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Discover Gravity In Essex - Good beer

Out of date. Historical reference only.




Be sociable

The purpose of this guide is to promote the traditional method of serving beer directly from the barrel.

Lets keep some little part of the good-old-days before all we have left is nostalgic memories.

To help me gauge the effectiveness of this guide, if you make any visits as a result, please tell the publicans where you read about them. Many still have mechanical tills so don't expect to settle into a chat about information super-highways!

Apart from the simple pleasure of drinking beer that hasn't been squirted through pipes and foamed up, traditional methods seem to go with a traditional atmosphere and slower, more personal way of life. The curse of the age, market forces is haunting the old ways and tiny country pubs. Some of us have to get out there and keep the best traditions alive. The only qualification you need to partake of fine ales well served it to be able to read a map.
Tell 'em the Clock-hat-man sent you
Most of the pubs here are 'rabbit holes'. There is no qualification required to join in the general conversation - have a go.

Most traditional publicans will make single people at home as a matter of course.

There is no charge for a pub to appear in this list.

Praise and patronage is all a landlord asks for...
...enjoy giving it!

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Gravity Guide


Disabled review
Introducing this guide
Serving method is important
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Pub listing


Pubs by name Pubs by village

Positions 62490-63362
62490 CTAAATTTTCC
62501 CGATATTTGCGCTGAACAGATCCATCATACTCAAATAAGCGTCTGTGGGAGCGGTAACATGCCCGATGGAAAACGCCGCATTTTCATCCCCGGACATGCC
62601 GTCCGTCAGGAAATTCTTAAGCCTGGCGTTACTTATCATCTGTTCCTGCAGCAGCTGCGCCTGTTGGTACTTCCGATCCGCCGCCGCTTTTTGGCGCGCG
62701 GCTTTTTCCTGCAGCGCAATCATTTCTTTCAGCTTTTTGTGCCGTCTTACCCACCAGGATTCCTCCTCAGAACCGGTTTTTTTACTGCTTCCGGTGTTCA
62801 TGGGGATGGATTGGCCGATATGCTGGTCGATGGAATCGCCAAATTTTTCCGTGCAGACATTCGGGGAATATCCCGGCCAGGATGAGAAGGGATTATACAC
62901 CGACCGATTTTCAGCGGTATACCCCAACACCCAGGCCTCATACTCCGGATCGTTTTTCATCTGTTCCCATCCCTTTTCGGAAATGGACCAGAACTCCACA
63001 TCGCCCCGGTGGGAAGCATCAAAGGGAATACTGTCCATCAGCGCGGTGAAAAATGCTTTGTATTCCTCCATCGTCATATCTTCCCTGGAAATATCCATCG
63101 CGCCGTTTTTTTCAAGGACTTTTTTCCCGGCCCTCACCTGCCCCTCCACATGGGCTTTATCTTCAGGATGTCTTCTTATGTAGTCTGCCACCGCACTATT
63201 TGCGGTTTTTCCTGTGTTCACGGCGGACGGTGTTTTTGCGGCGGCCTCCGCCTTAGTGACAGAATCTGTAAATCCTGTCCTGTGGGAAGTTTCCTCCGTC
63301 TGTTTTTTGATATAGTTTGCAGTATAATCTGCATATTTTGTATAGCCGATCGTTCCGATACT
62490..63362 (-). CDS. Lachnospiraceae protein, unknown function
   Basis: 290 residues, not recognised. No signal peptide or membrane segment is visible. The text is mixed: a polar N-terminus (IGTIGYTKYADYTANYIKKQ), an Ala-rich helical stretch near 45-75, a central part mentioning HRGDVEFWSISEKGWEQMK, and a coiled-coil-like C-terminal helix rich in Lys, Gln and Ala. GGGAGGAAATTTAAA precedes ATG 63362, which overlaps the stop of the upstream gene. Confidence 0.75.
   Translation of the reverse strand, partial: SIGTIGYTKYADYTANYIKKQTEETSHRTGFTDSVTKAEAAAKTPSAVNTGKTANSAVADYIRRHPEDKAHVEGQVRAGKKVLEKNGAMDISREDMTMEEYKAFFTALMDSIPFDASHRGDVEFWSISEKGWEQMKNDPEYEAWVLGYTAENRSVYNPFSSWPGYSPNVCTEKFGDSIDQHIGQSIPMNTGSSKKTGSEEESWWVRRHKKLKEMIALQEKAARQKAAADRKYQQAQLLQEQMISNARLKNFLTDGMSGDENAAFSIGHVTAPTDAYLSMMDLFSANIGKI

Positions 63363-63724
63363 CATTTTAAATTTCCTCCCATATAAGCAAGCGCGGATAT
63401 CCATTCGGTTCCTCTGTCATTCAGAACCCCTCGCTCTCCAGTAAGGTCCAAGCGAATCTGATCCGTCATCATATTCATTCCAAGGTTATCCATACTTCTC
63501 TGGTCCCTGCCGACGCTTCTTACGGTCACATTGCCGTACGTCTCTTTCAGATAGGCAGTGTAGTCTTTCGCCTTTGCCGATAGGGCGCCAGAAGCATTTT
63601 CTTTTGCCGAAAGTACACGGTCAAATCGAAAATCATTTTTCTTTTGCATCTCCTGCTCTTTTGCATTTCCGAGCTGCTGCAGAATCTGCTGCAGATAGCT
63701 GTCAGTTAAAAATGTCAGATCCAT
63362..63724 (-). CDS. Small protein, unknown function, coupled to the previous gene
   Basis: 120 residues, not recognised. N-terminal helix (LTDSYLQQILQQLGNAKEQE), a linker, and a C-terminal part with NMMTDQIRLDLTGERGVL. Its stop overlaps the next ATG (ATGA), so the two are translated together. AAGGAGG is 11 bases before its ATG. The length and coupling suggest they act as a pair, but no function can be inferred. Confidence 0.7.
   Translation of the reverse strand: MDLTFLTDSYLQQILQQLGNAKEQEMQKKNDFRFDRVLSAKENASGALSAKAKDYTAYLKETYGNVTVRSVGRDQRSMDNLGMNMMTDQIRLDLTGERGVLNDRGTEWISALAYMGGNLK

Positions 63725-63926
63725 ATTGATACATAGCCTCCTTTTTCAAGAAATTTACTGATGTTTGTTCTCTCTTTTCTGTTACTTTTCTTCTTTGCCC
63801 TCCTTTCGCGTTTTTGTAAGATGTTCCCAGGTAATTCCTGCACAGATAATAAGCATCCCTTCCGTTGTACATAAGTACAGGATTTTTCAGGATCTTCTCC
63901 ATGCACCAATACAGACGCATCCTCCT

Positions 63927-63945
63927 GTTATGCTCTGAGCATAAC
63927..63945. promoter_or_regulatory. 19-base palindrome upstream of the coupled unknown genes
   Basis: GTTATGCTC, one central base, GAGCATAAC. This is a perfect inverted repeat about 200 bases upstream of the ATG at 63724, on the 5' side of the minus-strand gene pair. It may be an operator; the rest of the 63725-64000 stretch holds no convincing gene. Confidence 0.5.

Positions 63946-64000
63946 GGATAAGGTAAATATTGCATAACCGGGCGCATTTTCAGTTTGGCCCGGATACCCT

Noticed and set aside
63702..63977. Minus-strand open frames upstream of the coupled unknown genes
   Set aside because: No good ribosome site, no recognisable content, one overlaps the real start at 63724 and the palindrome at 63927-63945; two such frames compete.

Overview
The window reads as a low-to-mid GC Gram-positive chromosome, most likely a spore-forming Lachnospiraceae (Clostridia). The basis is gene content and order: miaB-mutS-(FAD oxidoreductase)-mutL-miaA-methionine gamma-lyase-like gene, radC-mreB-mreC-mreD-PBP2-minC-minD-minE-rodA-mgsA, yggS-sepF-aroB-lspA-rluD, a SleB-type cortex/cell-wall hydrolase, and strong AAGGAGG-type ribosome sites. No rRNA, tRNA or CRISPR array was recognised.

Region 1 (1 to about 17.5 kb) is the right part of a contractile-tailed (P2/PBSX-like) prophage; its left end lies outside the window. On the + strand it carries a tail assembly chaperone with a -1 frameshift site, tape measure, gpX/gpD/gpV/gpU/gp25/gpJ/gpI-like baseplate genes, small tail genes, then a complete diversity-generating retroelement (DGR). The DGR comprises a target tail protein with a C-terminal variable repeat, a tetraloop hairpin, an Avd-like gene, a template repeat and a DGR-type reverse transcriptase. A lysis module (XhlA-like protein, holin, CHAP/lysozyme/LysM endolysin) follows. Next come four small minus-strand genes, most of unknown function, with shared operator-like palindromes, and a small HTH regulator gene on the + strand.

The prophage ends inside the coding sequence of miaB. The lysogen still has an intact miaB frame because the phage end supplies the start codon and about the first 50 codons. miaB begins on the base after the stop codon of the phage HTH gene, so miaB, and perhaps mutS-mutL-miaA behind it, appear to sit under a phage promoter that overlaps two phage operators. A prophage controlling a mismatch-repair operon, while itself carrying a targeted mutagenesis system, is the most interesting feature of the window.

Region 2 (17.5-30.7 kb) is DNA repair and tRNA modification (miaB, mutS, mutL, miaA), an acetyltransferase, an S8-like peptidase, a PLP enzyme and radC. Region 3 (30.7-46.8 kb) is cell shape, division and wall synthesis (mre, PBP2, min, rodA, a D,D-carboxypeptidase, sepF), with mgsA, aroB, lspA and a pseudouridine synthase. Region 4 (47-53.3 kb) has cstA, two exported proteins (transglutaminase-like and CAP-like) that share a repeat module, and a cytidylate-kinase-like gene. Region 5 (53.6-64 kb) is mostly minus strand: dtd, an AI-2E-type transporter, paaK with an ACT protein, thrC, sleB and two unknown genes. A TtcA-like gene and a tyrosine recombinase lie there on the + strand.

By activities and accommodation Symbols shown below are links
Countryside and parks Rambling Fishing Golf Watersports Trains Castle Old house Air museum B&B/Hotel Caravans Camping
Accommodation Braintree D.C. Tourist Information are not interested. Tel: 01376 552 080

Attractions Essex C.C. Tourist Information are not interested. Tel: 01245 283400

Essex Miscellany


>Who's who>
>Map of Essex>
>Pubs called Compasses>
Templars, Masons and geometry. rule Unbelievable coincidences
How to get in touch

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Why serving method is important

A sparkler or swan neck is a sure sign that however subtly flavoured in the barrel, however much attention has been paid in the brewery to tickling your taste buds, and however carefully stored, by the time your beer is in the glass it will have the taste taken out. For the technically minded, it is all to do with surface chemistry which means that the bitterness migrates from the liquid body into the foam making the foam bitter at the expense of the beer.

Why put up with the cloying taste of a creamy foam when you can be transported by a light astringent froth.